Another way to look at this is to borrow something from the mathematical side. Zeno is admittedly traveling between two finite points. He is not traveling an infinite distance. How does it even make sense in principle that it would take infinite time to cross a finite distance? The distance is fixed, and not expanding. Zeno seems to be predicating a finite and an infinite accident of substances which are at the same time and same relationship. But this can only occur by an error of our judgment or the pressing of a mental abstraction onto reality.

Further, even if we take Zeno’s bait and start “slicing” the line, why should we think that it is infinitely divisible? The infinite time traversing the line seems to be predicated on no stopping point to the slicing. But if there is a stopping point, a measurement or fundamental block of reality by which the line could be sliced no more, then traversing it is no longer logically problematic. The line folds or is halved into infinity only if we agree with Zeno that this is possible in principle. Yet, Zeno’s position then seems to imply an infinite regress of material constituents; that we can just keep going forever and never get at the ultimate “stuff” of physical reality. If there is nothing foundationally physical, then it presents some significant problems for how we would have anything physical at all to start slicing. To take another tack, it seems that for Zeno the house of quarks, bosons, leptons, etc. would just be based on a sinking foundation of nothingness unless we posit that the physical gives way to the metaphysical and ultimately just lands on pure Being itself. And if Zeno wants to land here, great. I think that would relieve the tension in his paradox.

Much more could be said on this. And much brighter minds than me have presented ways to escape from Zeno that probably make this short attempt seem inconsequential. But the whole point is to try and have some fun, right?

#6 – Achilles and the Tortoise

In this puzzle, Achilles races a tortoise. To be a nice guy (demigod), Achilles gives the tortoise a 100-meter (328 ft) head start because Achilles is an extremely fast runner and the tortoise is . . . well . . . a tortoise. As soon as the gun fires and the race begins, Achilles quickly closes in on the slow-moving tortoise. In no time, Achilles has crossed the 100 meters (328 ft) of the head start that he gave the tortoise. Simultaneously, the tortoise has traveled 10 meters (33 ft). So Achilles still hasn’t caught the tortoise. But again, Achilles will quickly close in, crossing the additional 10 meters (33 ft). During this time, however, the tortoise has traveled another 1 meter (3 ft). By this logic, Achilles can never truly catch the tortoise, can he? How can this be possible? Every time he gets closer, the tortoise goes further. Does this mean that motion itself is impossible even though we experience it daily?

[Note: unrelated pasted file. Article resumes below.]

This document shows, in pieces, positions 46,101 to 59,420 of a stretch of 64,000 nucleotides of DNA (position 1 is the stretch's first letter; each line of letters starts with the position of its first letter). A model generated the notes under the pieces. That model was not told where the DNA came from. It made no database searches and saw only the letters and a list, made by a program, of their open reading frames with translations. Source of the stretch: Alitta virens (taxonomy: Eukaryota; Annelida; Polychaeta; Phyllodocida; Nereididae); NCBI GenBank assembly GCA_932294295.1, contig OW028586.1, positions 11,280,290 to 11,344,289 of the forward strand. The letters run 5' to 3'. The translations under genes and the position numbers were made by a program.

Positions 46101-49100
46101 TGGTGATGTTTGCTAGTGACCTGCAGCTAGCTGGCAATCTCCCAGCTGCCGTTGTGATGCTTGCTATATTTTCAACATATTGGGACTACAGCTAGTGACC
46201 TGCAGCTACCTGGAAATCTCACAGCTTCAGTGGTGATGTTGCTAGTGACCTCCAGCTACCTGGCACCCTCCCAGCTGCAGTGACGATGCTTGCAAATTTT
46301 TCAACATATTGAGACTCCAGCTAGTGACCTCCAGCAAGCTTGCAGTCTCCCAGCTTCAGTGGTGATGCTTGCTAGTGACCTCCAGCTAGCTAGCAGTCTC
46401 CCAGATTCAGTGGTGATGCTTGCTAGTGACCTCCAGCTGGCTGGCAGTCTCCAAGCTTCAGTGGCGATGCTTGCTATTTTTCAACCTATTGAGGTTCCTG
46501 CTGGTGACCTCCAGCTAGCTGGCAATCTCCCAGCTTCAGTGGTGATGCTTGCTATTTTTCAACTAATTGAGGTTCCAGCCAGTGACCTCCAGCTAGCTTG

The resolution to #7 (above) applies equally to this one. Zeno is denying that change/motion is possible, but the same flawed assumptions and problematic conclusions await. Achilles should feel good about his speed.

#5 – The Paradox of Inquiry

As Meno said, “And how will you inquire into a thing when you are wholly ignorant of what it is? Even if you happen to bump right into it, how will you know it is the thing you didn’t know?” Socrates rephrased the paradox this way: “A man cannot search either for what he knows or for what he does not know. He cannot search for what he knows—since he knows it, there is no need to search—nor for what he does not know, for he does not know what to look for.”

This paradox seems to betray a fundamental misunderstanding of knowledge. It treats knowledge as if it is this “thing” that we look for like lost car keys or El Dorado. How do we even look for something if we do not even know what “it” is?